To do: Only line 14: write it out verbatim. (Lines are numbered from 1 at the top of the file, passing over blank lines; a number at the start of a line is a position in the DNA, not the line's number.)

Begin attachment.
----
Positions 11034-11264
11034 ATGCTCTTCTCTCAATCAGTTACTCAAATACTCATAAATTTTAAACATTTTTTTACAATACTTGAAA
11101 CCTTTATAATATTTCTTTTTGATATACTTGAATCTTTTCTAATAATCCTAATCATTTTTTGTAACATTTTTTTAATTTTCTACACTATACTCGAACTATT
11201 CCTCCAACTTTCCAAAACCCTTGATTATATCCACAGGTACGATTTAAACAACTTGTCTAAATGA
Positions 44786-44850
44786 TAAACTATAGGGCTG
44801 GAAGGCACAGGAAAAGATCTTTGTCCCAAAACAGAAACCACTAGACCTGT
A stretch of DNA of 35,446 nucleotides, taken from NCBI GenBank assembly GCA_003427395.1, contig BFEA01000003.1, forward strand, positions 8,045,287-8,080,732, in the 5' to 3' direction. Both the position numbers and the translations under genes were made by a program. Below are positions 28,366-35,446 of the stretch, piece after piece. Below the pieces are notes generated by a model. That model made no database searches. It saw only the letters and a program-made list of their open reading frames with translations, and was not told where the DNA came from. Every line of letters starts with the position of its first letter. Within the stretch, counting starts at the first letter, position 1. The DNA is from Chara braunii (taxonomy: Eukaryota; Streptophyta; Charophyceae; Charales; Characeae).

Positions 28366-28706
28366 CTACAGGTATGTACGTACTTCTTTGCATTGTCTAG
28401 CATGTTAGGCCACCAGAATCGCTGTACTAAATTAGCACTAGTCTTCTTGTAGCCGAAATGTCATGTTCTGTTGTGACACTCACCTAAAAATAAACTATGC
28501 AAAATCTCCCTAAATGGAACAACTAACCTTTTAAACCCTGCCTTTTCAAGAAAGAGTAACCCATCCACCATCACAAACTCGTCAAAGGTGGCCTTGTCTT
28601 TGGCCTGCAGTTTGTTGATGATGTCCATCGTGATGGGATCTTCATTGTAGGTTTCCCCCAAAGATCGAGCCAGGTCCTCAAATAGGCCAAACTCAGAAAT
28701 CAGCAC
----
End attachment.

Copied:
28701 CAGCAC